In 1871, the massive Chicago fire destroyed more than 17,000 buildings, killed more than 300 people and left 90,000 homeless.
Also in 1871, on the same day, a forest fire broke out at Peshtigo, Wis., killing about 1,100 people while burning some 850 square miles.
In 1918, Sgt. Alvin York of Tennessee became a World War I hero by single-handedly capturing a hill in the Argonne Forest of France, killing 20 enemy soldiers and capturing 132 others.
In 1919, The U.S. Congress passed the Volstead Act, prohibiting the sale or consumption of alcoholic beverages.
Also in 1919, the first U.S. transcontinental air race began with 63 planes competing in the round-trip aerial derby between California and New York. Each way took about three days.
In 1967, Argentinean-born Communist revolutionary Ernesto Che Guevara, an important figure in the 1959 Cuban revolution, was killed while leading a guerrilla war in Bolivia.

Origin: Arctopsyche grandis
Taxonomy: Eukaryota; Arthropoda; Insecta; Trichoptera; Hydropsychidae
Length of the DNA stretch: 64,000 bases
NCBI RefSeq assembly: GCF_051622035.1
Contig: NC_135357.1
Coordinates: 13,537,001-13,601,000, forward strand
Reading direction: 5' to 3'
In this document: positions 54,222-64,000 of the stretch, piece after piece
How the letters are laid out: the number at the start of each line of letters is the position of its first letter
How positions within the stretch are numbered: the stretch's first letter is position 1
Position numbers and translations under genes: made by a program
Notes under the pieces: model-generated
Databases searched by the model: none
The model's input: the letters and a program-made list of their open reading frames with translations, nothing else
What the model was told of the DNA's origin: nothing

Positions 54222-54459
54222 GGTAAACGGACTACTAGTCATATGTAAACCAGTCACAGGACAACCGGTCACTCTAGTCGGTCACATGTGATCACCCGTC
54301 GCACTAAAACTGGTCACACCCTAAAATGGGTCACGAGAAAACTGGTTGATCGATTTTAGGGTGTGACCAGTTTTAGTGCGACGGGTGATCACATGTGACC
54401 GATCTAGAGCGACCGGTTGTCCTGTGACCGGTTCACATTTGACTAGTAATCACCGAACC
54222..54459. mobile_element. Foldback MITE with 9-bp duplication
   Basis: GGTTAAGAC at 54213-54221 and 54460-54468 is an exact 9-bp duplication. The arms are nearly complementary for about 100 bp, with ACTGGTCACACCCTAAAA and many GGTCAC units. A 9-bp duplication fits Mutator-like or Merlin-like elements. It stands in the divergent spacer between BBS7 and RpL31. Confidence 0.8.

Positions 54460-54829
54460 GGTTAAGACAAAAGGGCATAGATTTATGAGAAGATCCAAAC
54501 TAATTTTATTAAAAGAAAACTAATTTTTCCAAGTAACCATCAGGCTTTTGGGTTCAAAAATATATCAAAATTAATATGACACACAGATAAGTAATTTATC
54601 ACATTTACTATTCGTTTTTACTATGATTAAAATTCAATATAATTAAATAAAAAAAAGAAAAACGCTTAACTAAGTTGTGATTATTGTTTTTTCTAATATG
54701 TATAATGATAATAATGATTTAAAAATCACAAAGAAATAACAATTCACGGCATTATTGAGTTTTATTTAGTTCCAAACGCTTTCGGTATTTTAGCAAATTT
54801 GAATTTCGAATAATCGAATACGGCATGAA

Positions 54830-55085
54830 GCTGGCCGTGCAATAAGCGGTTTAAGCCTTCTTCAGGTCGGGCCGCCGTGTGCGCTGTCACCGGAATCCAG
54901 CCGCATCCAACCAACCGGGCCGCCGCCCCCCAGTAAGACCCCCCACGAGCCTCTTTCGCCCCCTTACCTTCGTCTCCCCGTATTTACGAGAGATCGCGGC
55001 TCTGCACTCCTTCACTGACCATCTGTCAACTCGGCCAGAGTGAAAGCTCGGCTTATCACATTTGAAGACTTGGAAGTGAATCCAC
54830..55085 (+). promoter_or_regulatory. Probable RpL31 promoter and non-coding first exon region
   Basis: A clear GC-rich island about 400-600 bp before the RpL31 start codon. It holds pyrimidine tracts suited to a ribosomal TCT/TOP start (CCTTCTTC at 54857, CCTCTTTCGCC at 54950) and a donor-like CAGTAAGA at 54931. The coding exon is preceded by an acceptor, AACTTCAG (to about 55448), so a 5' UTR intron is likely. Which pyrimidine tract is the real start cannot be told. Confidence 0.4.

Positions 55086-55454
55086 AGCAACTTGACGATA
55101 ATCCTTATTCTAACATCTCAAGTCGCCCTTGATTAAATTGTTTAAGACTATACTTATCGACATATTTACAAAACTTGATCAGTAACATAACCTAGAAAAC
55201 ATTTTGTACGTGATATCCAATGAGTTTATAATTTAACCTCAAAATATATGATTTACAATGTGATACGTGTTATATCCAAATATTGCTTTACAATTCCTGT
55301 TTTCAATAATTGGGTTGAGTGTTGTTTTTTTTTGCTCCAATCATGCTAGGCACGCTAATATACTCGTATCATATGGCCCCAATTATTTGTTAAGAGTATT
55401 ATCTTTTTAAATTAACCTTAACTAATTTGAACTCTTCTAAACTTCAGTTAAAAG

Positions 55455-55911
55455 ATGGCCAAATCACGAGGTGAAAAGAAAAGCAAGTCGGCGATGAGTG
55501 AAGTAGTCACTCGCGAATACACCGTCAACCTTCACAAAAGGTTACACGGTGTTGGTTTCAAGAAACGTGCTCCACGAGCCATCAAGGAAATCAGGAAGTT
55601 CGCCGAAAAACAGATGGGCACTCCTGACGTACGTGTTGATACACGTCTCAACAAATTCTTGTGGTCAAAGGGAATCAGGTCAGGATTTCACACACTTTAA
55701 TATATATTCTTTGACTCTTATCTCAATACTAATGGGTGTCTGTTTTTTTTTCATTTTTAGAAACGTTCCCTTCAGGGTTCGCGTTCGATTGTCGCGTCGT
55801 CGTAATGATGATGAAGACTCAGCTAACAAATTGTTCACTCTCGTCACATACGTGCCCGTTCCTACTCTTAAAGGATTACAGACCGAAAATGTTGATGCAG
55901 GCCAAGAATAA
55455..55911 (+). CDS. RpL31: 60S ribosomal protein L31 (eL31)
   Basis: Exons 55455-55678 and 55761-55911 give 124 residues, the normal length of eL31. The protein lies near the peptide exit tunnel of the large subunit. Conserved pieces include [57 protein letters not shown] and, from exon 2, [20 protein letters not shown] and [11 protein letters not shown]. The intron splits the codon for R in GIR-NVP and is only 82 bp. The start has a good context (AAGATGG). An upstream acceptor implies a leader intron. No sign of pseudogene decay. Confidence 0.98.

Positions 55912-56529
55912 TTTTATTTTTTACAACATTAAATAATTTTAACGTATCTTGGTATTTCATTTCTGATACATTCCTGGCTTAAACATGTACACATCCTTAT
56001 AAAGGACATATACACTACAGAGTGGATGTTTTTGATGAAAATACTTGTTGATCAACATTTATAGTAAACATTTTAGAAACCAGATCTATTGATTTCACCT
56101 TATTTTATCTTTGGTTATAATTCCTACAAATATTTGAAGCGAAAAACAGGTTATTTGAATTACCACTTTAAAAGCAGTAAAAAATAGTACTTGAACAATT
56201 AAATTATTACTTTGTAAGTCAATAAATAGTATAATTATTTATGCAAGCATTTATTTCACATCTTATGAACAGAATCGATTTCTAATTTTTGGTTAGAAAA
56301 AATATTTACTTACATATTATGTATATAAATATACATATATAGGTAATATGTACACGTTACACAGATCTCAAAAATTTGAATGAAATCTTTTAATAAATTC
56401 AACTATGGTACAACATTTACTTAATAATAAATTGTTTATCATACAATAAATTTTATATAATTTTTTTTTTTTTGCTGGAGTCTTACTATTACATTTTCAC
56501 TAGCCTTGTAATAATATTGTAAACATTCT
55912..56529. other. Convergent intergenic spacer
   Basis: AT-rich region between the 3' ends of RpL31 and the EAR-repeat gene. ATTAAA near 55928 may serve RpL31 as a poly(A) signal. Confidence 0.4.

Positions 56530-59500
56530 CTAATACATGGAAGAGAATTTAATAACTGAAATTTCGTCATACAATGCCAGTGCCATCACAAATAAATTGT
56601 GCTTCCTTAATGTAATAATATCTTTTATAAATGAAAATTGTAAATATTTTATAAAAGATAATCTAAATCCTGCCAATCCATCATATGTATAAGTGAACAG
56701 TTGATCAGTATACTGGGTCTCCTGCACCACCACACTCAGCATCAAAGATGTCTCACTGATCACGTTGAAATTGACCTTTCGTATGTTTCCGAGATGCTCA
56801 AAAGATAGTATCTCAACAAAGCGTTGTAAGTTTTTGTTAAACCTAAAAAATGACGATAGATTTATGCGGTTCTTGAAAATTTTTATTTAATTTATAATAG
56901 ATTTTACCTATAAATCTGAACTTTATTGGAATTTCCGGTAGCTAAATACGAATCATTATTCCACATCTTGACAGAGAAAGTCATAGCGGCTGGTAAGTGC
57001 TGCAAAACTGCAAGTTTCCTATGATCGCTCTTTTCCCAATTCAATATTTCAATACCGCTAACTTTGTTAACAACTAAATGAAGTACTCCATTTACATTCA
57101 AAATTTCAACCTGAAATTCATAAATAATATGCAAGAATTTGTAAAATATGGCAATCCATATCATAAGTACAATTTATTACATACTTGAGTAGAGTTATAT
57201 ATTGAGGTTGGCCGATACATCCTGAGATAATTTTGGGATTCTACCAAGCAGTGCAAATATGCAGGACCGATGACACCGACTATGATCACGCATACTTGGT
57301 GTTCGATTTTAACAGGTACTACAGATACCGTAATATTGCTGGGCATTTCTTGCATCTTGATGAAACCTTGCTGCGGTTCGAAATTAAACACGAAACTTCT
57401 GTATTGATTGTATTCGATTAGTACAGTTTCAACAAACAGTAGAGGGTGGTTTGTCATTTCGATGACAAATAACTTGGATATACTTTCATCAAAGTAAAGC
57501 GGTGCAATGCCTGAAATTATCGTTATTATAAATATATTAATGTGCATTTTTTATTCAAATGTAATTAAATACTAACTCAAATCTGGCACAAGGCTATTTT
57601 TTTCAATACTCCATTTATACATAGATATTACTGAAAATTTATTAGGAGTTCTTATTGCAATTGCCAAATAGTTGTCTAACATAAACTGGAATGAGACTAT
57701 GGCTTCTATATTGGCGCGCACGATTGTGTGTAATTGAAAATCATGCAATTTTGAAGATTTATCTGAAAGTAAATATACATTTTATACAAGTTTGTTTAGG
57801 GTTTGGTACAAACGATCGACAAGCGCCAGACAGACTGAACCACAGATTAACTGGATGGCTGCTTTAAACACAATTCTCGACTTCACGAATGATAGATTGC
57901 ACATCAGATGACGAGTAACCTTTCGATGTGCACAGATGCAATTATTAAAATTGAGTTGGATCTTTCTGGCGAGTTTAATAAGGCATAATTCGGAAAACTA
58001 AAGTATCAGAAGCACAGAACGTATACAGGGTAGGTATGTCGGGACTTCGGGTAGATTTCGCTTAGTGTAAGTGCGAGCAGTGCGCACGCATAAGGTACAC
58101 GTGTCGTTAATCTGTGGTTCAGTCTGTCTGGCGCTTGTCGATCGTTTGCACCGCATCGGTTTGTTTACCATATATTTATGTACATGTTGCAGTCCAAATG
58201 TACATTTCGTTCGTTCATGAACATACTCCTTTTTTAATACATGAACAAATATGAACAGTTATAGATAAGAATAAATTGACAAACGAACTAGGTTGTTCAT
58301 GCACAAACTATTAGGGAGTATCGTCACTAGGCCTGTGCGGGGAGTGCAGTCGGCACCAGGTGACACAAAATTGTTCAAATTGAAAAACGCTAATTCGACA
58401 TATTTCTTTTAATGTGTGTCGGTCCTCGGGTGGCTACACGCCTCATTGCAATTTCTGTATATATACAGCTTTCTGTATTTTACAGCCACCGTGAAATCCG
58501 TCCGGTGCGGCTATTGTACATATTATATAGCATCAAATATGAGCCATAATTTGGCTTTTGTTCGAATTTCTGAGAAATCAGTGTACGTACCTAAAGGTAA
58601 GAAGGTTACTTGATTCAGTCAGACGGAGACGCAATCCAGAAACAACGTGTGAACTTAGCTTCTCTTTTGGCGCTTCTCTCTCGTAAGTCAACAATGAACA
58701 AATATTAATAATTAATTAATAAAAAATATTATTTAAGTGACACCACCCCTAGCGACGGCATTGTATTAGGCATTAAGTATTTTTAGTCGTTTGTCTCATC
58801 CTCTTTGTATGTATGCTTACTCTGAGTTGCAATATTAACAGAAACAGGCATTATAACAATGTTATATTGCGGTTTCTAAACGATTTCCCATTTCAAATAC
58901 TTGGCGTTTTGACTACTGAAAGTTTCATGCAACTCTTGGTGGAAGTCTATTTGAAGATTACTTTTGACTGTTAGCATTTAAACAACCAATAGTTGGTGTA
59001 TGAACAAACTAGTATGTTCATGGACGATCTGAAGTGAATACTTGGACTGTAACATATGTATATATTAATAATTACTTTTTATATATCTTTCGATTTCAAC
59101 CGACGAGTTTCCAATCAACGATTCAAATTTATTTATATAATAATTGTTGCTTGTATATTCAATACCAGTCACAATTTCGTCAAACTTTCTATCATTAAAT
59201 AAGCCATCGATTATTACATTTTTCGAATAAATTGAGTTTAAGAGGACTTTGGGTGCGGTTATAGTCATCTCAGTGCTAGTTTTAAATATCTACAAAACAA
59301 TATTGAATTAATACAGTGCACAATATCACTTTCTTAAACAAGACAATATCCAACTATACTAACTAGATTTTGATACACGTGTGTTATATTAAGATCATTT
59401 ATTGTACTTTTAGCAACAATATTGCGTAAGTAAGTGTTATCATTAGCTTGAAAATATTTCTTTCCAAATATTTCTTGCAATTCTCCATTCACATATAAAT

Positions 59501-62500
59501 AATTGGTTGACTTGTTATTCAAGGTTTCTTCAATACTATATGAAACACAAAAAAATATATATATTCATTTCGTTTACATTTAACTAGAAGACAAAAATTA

In 1990, at least 17 Muslims were killed by Israeli police in rioting on the Temple Mount, the third holiest site in Islam.
In 1991, a U.S. federal judge in Anchorage, Alaska, approved a $1 billion settlement against Exxon for the Valdez oil spill.
In 1993, the U.S. Justice Department, in its report on the 51-day siege at the Branch Davidian compound near Waco, Texas, concluded the cult had caused the fire that destroyed the compound, killing at least 75 people.
In 1997, three years after the death of longtime North Korean ruler Kim Il Sung, his son, Kim Jong Il, officially inherited his father's title of general secretary of the Communist Party.
Copyright 2012 by United Press International